A relatively fresh meteorite weighing 36.67 g was found in Northwest Africa and subsequently purchased by J. Higgins in October 2016 from a dealer in Nouakchott, Mauritania. A sample was analyzed at the University of Washington in Seattle (A. Irving and S. Kuehner) and NWA 11187 was classified as an ungrouped achondrite that has mineralogical and geochemical affinities to the ureilite group.
Northwest Africa 11187 is a coarse-grained achondrite consisting of large poikilitic grains of pigeonite enclosing small chadacrysts of Cr-poor forsteritic olivine (Irving and Kuehner, MetBull 106). Neither the Cr-poor olivine nor the poikilitic texture are typical for ureilites, although poikilitic clasts have previously been observed (e.g., polymict ureilite NWA 1926; T.E. Bunch, 2005). Graphite and kamacite are present in NWA 11187 as minor constituents.
An oxygen isotope analysis was conducted for NWA 11187 at the University of New Mexico (K. Ziegler), and the values plot near the CCAM line near the resolved field for ureilites (see the oxygen three-isotope plot). An in-depth study of multiple samples from the acapulcoitelodranite clan was conducted by Li et al. (2018), with the ungrouped achondrite NWA 11187 also included in the study. Utilizing a coupled Δ17O vs. ε54Cr (ε54Cr = 0.85 [±0.11]) diagram, they demonstrated that while NWA 11187 does plot among the broad field of the ureilites, it is also close to the compositionally diverse members composing the acapulcoitelodranite clan (see diagram below).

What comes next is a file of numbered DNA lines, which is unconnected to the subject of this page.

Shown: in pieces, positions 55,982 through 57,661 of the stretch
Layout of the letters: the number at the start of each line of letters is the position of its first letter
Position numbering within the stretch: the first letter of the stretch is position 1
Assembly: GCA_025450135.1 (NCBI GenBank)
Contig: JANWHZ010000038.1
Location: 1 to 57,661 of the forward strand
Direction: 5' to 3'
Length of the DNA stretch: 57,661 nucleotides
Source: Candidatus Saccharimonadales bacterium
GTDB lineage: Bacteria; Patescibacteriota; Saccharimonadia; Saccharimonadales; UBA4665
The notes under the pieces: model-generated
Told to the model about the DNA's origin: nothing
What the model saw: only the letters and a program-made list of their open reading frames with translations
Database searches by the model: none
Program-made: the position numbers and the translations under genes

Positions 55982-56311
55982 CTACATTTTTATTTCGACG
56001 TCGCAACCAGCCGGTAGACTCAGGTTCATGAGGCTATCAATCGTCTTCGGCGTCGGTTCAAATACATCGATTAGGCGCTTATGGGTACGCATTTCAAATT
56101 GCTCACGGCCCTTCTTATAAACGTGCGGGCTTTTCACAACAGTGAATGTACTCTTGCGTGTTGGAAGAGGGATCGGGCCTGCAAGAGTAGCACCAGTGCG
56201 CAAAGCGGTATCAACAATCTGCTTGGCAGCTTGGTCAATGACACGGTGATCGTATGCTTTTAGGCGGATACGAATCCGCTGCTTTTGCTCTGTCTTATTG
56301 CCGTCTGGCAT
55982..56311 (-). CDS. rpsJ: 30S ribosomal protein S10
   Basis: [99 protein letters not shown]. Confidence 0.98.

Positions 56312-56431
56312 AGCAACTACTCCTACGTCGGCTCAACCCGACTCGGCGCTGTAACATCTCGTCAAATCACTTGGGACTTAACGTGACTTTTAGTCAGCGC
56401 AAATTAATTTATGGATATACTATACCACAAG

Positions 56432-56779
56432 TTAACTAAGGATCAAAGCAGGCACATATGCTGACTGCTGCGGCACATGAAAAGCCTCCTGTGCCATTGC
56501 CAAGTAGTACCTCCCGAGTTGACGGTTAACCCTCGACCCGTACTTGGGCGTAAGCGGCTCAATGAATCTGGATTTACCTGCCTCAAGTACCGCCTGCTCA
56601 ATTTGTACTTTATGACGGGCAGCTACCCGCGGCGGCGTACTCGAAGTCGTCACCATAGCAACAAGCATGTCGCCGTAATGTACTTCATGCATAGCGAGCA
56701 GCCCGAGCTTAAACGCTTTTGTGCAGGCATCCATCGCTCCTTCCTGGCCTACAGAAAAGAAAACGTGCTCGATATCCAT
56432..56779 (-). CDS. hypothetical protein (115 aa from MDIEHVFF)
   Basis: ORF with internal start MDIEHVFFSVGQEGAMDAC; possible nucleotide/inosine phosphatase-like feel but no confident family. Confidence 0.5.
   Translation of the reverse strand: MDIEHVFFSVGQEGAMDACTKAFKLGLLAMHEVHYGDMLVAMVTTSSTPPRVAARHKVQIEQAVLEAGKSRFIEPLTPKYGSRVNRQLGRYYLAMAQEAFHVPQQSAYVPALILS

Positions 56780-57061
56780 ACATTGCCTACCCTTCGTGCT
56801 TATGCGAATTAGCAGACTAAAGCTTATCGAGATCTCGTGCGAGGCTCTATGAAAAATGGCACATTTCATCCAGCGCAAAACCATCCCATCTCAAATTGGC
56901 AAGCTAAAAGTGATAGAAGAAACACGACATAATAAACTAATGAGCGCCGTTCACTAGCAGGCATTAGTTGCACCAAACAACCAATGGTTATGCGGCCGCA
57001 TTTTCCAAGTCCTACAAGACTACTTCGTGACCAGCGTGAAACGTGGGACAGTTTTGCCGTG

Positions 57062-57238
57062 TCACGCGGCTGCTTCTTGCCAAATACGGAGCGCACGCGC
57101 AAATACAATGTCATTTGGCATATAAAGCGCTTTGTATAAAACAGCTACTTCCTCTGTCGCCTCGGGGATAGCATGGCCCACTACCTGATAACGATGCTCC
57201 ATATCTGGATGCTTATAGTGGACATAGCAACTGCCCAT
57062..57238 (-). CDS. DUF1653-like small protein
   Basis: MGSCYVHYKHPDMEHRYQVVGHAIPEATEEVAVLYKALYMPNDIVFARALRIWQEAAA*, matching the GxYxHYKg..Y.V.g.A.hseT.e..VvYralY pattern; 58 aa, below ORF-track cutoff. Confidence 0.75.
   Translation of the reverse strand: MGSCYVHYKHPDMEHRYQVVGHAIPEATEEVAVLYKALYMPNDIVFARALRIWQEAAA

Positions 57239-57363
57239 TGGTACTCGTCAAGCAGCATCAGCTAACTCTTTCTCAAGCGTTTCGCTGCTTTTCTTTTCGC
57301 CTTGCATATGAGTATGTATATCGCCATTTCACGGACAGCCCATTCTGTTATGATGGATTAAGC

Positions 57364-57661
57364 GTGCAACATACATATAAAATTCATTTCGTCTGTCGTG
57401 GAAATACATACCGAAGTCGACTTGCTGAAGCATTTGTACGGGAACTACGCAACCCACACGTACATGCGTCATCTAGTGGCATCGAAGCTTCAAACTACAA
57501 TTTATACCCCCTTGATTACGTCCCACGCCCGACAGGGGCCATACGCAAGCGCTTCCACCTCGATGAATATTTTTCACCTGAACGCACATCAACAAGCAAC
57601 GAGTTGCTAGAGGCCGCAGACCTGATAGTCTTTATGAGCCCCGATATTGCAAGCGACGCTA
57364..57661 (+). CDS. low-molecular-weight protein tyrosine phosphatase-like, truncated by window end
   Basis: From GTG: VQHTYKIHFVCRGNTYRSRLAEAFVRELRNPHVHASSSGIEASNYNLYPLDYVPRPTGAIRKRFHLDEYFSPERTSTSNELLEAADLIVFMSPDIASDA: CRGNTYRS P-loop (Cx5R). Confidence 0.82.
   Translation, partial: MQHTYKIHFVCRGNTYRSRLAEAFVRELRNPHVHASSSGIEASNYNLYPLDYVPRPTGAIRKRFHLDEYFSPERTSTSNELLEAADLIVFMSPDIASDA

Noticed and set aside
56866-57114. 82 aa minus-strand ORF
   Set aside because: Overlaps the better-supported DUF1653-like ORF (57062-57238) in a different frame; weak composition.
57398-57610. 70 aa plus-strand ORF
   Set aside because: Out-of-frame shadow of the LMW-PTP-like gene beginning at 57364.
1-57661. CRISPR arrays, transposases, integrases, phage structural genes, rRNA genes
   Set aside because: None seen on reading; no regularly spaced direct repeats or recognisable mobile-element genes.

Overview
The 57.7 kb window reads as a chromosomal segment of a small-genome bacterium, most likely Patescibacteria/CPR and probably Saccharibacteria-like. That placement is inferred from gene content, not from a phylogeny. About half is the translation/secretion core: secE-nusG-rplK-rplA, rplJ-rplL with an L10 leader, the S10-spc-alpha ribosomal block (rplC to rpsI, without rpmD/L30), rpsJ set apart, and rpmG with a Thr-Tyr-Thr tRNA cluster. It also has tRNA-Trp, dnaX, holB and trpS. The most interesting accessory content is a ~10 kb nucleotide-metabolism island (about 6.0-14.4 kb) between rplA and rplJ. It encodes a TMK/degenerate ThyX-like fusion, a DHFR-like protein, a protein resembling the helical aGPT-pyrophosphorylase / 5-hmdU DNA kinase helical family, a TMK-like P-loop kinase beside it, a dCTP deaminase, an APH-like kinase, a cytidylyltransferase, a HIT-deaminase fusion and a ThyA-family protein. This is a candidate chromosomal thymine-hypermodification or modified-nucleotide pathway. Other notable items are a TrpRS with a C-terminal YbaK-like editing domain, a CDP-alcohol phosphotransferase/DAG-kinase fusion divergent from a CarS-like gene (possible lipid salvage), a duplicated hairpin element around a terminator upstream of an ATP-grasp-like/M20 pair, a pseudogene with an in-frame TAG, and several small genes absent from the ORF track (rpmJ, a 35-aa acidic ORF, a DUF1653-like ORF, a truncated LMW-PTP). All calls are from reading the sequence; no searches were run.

click on image for a magnified view
Diagram credit: Li et al., GCA, vol. 242, p. 92 (2018)
'Evidence for a Multilayered Internal Structure of the Chondritic AcapulcoiteLodranite Parent Asteroid'
Northwest Africa 11187 shows evidence of low shock and a low degree of terrestrial weathering. The main mass of this meteorite resides in the Royal Ontario Museum. The specimen of NWA 11187 shown above is a 0.25 g partial slice that was taken from the ~1 g slice shown below.